FUND FOCUS: Allan Gray Africa ex-SA Equity Fund
Every month we select a fund manager, active in the African continent, to share his thoughts on the performance of African listed markets (equities or bonds). If you want to be featured in this section, get in touch via editor “at” africaglobalfunds.com
By Rami Hajjar, Portfolio Manager, Allan Gray
It has been a tumultuous first quarter. Global markets started the year on a very positive note, with the S&P 500 up 9.0% at its peak in early February and the MSCI World Index up 9.4%, driven by expectations that the interest rate hiking cycle in developed markets would peak earlier than initially expected. The S&P 500 and MSCI World Index then wiped almost all these gains by early March to bounce again and end the quarter up 7.5% and 7.7%, respectively. The main event in March was the failure of Silicon Valley Bank and two other banks in the US, and the subsequent takeover of Credit Suisse, one of the oldest and most prominent banks in Europe. This triggered fears of larger-scale contagion and a broader financial crisis. These fears later receded due to high-level intervention that guaranteed deposits in the US. Amid this turmoil, the MSCI Emerging Frontier Markets Africa ex South Africa Index underperformed the global market, dropping 3.1% for the quarter with diverging country-level performance: Egypt (+12.5%), Ghana (+12.3%), Nigeria (+7.0%), Morocco (-3.1%) and Kenya (-11.5%). The unfortunate fact is that these are local currency performances. In US dollars, Kenya, Egypt and Ghana dropped 17.6%, 9.9% and 1.6%, respectively. The tightening global liquidity conditions and stronger US dollar are not conducive to stable currency performances in emerging markets. This negatively affects dollar returns over the short term. For the quarter, the Fund returned 9.0% versus the benchmark which returned 4.0%.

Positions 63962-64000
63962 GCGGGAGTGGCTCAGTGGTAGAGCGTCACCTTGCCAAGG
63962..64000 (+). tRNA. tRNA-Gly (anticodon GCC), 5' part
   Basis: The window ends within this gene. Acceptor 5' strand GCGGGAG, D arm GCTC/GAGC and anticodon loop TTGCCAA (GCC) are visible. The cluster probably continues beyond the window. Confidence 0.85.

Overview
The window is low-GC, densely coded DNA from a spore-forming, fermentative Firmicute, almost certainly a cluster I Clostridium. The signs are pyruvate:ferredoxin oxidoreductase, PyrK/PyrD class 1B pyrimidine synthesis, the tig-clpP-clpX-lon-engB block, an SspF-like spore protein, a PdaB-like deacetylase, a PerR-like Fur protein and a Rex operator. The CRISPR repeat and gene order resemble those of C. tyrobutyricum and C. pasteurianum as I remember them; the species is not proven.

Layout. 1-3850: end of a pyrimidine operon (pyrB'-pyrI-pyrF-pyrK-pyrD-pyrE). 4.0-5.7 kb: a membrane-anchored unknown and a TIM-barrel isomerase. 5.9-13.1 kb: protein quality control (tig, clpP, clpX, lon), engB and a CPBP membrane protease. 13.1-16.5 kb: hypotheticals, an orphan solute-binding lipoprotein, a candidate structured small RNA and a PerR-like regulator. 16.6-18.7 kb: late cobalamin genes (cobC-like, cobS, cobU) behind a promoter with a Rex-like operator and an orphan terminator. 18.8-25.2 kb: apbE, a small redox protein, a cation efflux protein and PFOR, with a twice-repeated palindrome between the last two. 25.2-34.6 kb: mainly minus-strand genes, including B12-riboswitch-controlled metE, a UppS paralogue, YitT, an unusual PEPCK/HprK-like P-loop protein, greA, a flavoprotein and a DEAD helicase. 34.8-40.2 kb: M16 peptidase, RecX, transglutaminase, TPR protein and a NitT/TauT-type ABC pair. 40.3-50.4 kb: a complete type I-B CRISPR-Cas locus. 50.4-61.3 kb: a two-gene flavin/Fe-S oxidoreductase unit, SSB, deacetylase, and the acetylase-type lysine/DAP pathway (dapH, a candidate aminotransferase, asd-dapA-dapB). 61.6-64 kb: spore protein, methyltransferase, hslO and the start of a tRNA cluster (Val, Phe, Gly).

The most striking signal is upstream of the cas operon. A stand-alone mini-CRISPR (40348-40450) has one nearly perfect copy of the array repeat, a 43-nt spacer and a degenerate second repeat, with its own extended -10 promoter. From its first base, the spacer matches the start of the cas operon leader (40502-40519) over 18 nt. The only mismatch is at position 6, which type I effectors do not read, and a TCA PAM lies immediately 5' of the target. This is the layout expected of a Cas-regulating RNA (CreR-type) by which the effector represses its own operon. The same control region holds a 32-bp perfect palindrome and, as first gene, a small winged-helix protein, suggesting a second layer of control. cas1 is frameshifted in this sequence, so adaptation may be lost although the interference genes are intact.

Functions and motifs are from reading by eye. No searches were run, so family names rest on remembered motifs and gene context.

Our overweight position in Zimbabwe has positively contributed to performance. Part of this year’s rally is related to a bounce from last year’s highly oversold territories, but another factor at play is renewed doubt in the ability of authorities to control inflation and stabilise the currency. A large and sudden rally in locally listed shares is associated with a flight-to-safety phenomenon, in most cases, rather than an improvement of the companies’ fundamentals. While this may be the case, the listed shares we hold on the Zimbabwean Stock Exchange (ZSE) are valued at the lower of our conservative estimate of the stock’s fair value in US dollars or the market price using the official exchange rate. Our Nigerian exposure also generated positive returns during the quarter, mainly through the banks and Seplat. The major detractor from the Fund’s performance this quarter was its Egyptian exposure. This was largely macro driven. Egypt is facing a balance of payments (BOP) crisis which has resulted in shortages of foreign currency and a weakening Egyptian pound, which is down 19.8% for the quarter.